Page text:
On Tuesday, reports of a foot of fresh snow were heard in Seattle. Good news, to be sure, but not compelling. By Wednesday, another foot had fallen and snow was predicted through the night on Wednesday. Jen rented us skis. The snow and was still falling heavily on Thursday morning.
Even before we started climbing up the pass, the snow was falling like nothing I’ve ever seen. I grew up in Northern Michigan, in the heart of the snowbelt, where words like lake-effect and whiteout are common. Michigan has 4 of the top 15 snowiest cities in the lower 48.* I’ve seen a lot of snow but I can’t ever recall seeing snowflakes 3″ wide. They accumulate so fast they had been closing the pass daily for avalanche control.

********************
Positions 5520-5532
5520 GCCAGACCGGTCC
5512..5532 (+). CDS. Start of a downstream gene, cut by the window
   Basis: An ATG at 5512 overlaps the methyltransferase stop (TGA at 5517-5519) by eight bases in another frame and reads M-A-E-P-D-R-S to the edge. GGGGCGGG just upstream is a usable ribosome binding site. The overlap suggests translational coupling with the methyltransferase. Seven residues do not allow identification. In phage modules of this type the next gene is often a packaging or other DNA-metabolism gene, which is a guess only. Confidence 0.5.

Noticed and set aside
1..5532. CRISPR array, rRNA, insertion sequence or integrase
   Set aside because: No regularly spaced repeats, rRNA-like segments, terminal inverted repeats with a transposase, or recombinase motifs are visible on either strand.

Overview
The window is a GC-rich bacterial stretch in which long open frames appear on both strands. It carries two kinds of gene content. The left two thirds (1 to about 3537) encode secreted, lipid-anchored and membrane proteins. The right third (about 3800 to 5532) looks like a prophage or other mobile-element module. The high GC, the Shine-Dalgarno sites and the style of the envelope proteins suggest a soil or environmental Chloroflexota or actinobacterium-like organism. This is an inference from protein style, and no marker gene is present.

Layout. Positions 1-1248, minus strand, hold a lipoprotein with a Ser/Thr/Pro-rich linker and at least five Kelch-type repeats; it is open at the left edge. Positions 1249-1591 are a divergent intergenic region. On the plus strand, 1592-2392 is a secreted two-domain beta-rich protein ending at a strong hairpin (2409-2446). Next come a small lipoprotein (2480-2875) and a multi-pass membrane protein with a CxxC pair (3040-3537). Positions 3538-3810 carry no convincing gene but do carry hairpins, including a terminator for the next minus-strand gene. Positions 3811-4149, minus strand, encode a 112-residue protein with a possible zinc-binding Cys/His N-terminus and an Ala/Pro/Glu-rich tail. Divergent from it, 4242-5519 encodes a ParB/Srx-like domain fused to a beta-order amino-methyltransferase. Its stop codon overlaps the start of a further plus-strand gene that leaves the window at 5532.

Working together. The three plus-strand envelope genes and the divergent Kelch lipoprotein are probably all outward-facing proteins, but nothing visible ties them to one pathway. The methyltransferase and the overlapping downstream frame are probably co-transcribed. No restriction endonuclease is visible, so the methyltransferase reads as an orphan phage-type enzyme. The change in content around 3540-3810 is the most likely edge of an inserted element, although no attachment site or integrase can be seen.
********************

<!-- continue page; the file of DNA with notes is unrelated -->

This is also the fist time I’ve been skiing in bounds, on the runs, in snow above my knees, and occasionally up to my waist. On the runs! Snow so deep it begged the little boy in me to get a good run and cannonball into it. Snow so deep that when Jen fell in, all I could see was her hat. Snow so deep that the momentum lost by carving a single turn stopped me dead in my tracks.
What a day.
* cities excludes mountain regions and Alaska which would dominate the list. Valdez AK gets over 300 inches a year, beating its nearest competitor (Yakutat) by 100 inches. I’ve been to Valdez, and calling it a city is severely stretching the definition of ‘city.’